V. The next, Constructing an Original Discussion of Previous Work: Using Your Own Words, is a particularly thoughtful section where the authors encourage reflection on a burning issue in academic circles today–plagiarism–and help readers understand problems posed by paraphrasing and summarising academic texts. In keeping with the practical rather than ethical approach to the topic, strategies to overcome difficulties and avoid patchwriting are also provided.

VI. In the following one, Criteria for Evaluating Literature Reviews, the authors highlight the importance of having a fairly comprehensive understanding of the previous work in their field before undertaking research (p. 93). It also includes a scoring rubric designed by Boote and Beile (2005) for the field of education which Feak and Swales consider may be adapted for other disciplines as they believe it may be relevant for self-evaluation and may lead to students greater methodological sophistication in their own research. (p. 93).

VII. The last section, Some Final Thoughts to Consider, is aimed at pulling all the threads together and consists of a questionnaire to evaluate one s own literature review.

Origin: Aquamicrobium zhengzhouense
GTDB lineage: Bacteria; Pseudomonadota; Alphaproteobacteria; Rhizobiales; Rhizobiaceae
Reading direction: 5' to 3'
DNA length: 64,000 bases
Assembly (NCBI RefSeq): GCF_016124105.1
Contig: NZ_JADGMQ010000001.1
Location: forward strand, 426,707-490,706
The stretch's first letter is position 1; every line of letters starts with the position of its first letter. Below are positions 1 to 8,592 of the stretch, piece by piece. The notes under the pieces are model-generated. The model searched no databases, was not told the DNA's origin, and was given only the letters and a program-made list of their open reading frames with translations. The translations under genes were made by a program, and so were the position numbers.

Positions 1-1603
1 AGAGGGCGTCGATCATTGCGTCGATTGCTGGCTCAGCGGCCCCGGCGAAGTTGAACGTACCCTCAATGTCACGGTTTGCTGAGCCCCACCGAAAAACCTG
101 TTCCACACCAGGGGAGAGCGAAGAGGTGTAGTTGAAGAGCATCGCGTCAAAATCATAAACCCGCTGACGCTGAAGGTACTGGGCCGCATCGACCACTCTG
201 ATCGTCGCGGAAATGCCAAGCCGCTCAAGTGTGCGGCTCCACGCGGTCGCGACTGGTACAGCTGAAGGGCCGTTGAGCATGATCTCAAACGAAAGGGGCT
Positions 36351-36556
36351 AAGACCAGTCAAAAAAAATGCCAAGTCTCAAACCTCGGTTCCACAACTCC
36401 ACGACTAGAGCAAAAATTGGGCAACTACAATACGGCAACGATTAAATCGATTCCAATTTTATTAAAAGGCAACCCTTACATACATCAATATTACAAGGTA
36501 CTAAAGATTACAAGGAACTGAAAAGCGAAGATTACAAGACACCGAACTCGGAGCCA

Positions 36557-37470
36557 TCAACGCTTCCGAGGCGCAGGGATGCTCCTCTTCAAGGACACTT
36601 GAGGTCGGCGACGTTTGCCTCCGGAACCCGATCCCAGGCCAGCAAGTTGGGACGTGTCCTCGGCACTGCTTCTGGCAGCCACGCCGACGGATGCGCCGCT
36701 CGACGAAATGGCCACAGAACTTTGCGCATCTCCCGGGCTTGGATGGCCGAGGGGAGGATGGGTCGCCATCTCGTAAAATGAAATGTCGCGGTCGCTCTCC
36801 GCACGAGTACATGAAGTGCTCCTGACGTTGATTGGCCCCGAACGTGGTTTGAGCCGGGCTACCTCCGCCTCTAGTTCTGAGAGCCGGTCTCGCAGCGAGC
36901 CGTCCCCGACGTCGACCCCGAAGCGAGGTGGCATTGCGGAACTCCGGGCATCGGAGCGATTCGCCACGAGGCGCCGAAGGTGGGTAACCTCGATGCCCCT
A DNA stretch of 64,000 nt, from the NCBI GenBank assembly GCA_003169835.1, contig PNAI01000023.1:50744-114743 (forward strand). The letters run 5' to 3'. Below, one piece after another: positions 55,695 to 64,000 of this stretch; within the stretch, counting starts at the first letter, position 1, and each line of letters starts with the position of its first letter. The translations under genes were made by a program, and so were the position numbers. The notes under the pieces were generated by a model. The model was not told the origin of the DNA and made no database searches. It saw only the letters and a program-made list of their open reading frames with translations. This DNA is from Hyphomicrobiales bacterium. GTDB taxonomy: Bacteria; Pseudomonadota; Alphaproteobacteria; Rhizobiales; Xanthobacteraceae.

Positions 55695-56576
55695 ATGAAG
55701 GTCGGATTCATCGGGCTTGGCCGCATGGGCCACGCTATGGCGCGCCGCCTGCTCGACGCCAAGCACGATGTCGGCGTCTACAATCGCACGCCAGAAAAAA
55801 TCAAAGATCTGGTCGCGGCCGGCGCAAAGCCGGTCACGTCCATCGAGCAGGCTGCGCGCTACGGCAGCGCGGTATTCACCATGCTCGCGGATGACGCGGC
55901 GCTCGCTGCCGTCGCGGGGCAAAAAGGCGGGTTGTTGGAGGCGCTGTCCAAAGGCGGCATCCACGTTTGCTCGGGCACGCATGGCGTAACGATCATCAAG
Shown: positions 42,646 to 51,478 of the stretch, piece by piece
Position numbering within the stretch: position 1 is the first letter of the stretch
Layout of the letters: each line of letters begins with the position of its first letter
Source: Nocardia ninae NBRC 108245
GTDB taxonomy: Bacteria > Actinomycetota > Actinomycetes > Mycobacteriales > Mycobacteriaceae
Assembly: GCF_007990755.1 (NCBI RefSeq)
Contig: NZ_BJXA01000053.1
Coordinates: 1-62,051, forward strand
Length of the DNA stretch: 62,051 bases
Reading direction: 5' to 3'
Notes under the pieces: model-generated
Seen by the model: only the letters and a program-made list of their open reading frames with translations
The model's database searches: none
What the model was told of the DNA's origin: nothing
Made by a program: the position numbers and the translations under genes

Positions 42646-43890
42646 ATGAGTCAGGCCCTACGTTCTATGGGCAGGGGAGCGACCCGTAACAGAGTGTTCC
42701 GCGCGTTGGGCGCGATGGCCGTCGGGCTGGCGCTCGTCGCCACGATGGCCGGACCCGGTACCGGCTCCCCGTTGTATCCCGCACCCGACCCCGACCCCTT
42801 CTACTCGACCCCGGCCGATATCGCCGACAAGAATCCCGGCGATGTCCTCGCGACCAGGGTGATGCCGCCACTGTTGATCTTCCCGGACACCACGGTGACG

Examining each chapter, readers will see one of the outstanding strengths of this book to be the authors ability to stand at the crossroads where theory, practice, and invaluable professional experience interact dialectically. In this respect, the importance of the tasks presented at the end of each chapter (along with the online feedback provided for them on the publisher s website) must be also emphasized. Apart from contributing to the activation of prior knowledge, reflection on key issues, and to raising awareness about one s own practice, they bring to the fore the authors constructivist stance, their concern about students needs and their extensive knowledge about the field of academic writing.

Reading each part of this remarkable book will indeed help tutors, instructors, and independent researchers appreciate the retrospective view involved in writing literature reviews as well as the backward glance over roads travelled the authors provide to offer a renewed proposal towards them, for, as the title indicates, the authors have focused on the literature review as a genre, providing both insights into its rationale and a reservoir of activities that can be adapted both for classroom use and self development.

Boote, D., & Beile, P. (2005). Scholars before researchers: On the centrality of the dissertation literature review in research preparation. Educational Researcher, 34(6), 3-15.
Swales, J.M. (1990). Genre analysis: English in academic and research settings. Cambridge: Cambridge University Press.
Swales, J.M., & Feak, C.B. (2000). English in today s research world: A writing guide. Ann Arbor: University of Michigan Press.